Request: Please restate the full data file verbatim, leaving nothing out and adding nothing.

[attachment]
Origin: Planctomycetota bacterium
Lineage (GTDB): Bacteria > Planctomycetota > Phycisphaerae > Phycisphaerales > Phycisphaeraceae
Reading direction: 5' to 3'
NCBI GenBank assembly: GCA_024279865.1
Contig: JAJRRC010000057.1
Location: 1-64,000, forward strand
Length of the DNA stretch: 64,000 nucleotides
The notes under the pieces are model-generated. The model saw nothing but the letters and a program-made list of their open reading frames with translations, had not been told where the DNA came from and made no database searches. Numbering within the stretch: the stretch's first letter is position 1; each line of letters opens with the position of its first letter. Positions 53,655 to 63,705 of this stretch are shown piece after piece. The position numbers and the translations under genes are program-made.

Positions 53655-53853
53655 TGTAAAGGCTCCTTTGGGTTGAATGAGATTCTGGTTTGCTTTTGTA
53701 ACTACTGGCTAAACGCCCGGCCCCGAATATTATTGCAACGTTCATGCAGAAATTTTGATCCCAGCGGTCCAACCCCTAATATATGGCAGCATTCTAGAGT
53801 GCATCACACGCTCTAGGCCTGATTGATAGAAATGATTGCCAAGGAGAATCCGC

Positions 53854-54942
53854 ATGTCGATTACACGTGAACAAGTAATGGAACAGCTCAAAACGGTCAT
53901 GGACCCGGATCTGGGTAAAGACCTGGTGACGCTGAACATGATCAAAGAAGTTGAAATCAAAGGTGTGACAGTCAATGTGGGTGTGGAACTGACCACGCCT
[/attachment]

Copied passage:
Origin: Planctomycetota bacterium
Lineage (GTDB): Bacteria > Planctomycetota > Phycisphaerae > Phycisphaerales > Phycisphaeraceae
Reading direction: 5' to 3'
NCBI GenBank assembly: GCA_024279865.1
Contig: JAJRRC010000057.1
Location: 1-64,000, forward strand
Length of the DNA stretch: 64,000 nucleotides
The notes under the pieces are model-generated. The model saw nothing but the letters and a program-made list of their open reading frames with translations, had not been told where the DNA came from and made no database searches. Numbering within the stretch: the stretch's first letter is position 1; each line of letters opens with the position of its first letter. Positions 53,655 to 63,705 of this stretch are shown piece after piece. The position numbers and the translations under genes are program-made.

Positions 53655-53853
53655 TGTAAAGGCTCCTTTGGGTTGAATGAGATTCTGGTTTGCTTTTGTA
53701 ACTACTGGCTAAACGCCCGGCCCCGAATATTATTGCAACGTTCATGCAGAAATTTTGATCCCAGCGGTCCAACCCCTAATATATGGCAGCATTCTAGAGT
53801 GCATCACACGCTCTAGGCCTGATTGATAGAAATGATTGCCAAGGAGAATCCGC

Positions 53854-54942
53854 ATGTCGATTACACGTGAACAAGTAATGGAACAGCTCAAAACGGTCAT
53901 GGACCCGGATCTGGGTAAAGACCTGGTGACGCTGAACATGATCAAAGAAGTTGAAATCAAAGGTGTGACAGTCAATGTGGGTGTGGAACTGACCACGCCT